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Special Educational Needs and Disabilities improvement journey

Special Educational Needs and Disabilities improvement journey

The City of York Council (CYC) and the Yorkshire and Humber Health and Care Partnership welcome the opportunity to continually and jointly improve services for children and young people with Special Educational Needs and Disabilities (SEND) in York.

Our ambition is for York to be a city that is inclusive for all; that services are delivered at the right time and from the right places and that all our children succeed and are happy, healthy, and safe.

Following the Local Area SEND Inspection that took place in December 2019, we’re making some changes to our services.

To get involved and work in partnership with us on the improvement journey, email: [email protected].

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Between 14 and 16 November 2022, Ofsted and the Care Quality Commission (CQC) revisited the area of York to decide whether sufficient progress has been made in addressing each of the areas of significant weakness detailed in the inspection report letter published on 28 February 2020.

As a result of the findings of the initial inspection and in accordance with the Children Act 2004 (Joint Area Reviews) Regulations 2015, His Majesty’s Chief Inspector (HMCI) determined that a written statement of action was required because of significant areas of weakness in the area’s practice. HMCI determined that the local authority and the area’s clinical commissioning group (CCG) were jointly responsible for submitting the written statement to Ofsted. This was declared fit for purpose on 5 June 2020.

The area has made sufficient progress in addressing all the significant weaknesses identified at the initial inspection.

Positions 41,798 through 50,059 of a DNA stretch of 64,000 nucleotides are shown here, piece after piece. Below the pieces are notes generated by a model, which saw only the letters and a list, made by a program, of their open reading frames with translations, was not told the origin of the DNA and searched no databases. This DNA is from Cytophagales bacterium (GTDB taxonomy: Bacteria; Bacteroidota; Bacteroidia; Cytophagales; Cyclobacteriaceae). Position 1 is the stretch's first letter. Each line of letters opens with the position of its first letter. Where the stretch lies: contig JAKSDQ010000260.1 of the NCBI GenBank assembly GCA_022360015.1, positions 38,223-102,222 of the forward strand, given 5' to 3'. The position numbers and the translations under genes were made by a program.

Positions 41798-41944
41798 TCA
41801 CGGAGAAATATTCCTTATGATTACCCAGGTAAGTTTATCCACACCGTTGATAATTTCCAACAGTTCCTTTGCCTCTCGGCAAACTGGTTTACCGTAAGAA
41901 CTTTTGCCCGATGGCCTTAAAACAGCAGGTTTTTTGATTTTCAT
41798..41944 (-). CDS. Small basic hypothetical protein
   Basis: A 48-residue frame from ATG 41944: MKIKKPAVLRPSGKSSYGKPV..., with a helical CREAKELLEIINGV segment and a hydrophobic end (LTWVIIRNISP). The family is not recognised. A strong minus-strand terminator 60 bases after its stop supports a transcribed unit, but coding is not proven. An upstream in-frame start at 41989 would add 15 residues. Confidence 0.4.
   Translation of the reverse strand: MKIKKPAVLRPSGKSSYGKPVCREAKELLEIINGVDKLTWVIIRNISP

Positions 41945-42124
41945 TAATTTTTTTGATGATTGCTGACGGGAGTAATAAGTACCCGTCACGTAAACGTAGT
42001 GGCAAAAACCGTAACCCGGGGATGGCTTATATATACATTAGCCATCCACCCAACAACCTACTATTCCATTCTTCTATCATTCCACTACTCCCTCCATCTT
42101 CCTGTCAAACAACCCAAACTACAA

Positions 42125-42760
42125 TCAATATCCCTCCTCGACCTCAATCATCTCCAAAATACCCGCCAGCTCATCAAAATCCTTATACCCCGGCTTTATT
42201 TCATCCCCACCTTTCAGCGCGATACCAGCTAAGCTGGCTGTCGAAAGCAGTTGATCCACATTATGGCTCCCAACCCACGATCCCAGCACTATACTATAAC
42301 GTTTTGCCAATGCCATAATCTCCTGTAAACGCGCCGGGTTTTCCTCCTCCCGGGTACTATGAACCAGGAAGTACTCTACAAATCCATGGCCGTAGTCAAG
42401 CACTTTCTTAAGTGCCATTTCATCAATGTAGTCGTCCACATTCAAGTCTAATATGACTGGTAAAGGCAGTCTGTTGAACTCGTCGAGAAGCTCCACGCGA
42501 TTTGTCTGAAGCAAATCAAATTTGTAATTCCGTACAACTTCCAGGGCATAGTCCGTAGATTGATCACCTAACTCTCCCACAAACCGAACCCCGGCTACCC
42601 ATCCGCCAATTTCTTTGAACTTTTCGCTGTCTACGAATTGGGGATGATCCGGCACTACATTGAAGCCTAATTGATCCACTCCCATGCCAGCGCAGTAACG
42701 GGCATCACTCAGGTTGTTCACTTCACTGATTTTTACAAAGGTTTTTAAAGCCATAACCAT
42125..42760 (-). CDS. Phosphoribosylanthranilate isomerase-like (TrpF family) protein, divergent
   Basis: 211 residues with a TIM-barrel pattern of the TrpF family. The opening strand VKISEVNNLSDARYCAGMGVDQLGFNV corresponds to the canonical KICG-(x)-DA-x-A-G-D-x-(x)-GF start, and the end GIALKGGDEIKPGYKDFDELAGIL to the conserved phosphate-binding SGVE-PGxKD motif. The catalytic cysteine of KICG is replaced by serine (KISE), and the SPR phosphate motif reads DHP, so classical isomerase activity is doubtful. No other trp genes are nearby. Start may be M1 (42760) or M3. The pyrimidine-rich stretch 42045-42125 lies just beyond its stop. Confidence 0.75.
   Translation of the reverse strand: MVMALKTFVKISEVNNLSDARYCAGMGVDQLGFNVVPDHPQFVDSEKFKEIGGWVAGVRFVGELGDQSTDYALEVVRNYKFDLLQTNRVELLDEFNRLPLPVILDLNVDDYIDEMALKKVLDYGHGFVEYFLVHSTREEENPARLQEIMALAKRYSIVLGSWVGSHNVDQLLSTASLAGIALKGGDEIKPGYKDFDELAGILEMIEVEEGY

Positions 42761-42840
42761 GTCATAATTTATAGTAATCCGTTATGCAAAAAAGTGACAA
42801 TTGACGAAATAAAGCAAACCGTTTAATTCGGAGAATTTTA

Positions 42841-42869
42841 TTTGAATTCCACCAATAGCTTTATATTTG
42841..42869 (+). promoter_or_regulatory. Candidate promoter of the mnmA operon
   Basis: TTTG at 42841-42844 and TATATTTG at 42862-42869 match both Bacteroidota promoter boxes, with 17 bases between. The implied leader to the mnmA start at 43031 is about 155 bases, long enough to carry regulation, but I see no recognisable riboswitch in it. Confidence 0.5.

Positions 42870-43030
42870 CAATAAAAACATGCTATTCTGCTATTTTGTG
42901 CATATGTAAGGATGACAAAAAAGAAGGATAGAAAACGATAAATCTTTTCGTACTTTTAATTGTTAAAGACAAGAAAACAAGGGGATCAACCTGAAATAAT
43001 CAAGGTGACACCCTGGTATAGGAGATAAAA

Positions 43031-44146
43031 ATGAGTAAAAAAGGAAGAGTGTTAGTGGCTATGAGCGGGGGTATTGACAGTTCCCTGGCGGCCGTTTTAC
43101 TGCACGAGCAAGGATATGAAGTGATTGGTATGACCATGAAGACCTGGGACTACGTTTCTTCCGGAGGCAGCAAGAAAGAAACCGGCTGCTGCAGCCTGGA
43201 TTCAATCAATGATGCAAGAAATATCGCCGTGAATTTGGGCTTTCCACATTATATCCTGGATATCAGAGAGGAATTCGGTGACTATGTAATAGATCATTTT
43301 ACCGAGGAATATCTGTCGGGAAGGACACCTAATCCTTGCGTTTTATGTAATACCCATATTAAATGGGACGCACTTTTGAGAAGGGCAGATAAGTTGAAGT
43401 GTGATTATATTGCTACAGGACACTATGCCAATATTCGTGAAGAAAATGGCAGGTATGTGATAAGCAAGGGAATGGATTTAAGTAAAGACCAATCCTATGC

For further details about the findings of the revisit, read the re-visit report.

Re-visit of City of York Council from 14 November 2022 to 16 November 2022

Ofsted and the Care Quality Commission (CQC) jointly carried out a re-visit of your local area following the previous inspection that took place between 9 December 2019 and 13 December 2019.

The re-visit evaluated how effectively leaders addressed the areas of significant weaknesses detailed in the Written Statement of Action (WSOA).

You can read more about this re-visit by reading the official re-visit letter to parent carers.

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York’s new Learning Support Hub is now live and our specialist teachers can provide a wide range of support, advice and training to both parent carers and professionals in childcare settings and schools.

Details about the new Hub is available on the Local Offer Specialist Teaching Team and the Learning Support Hub.

Requests for targeted support from any of the Specialist teaching teams, Portage, Danesgate outreach or Haxby Road/St Oswalds/St Pauls ERP Outreach, can be made by schools and settings via the Learning Support Hub.

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We’ve been working with families and partners at the Humber and North Yorkshire Health and Care Partnership to develop an 'Autism Myth busting' webpage.

We hope the page will help provide answers to some of the most common questions and myths about Autism. Visit Autism Myth busting to see if we’ve covered your top 5!

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We’re launching our SEND Outcomes Framework!

In York, we want all children and young people with Special Educational Needs and Disabilities (SEND) to be happy and live the best lives they can. That’s why we and Yorkshire and Humber Health and Care Partnership (formerly Vale of York CCG) have worked with parent carers and young people with SEND to produce a set of outcomes that we all want to achieve for our children and young people.

These 7 SEND Outcomes are:

  1. I am healthy
  2. I have a choice and I am heard
  3. I am safe
  4. I achieve my goals
  5. I am included
  6. I can overcome challenges and difficulties on my own or with support
  7. I am becoming independent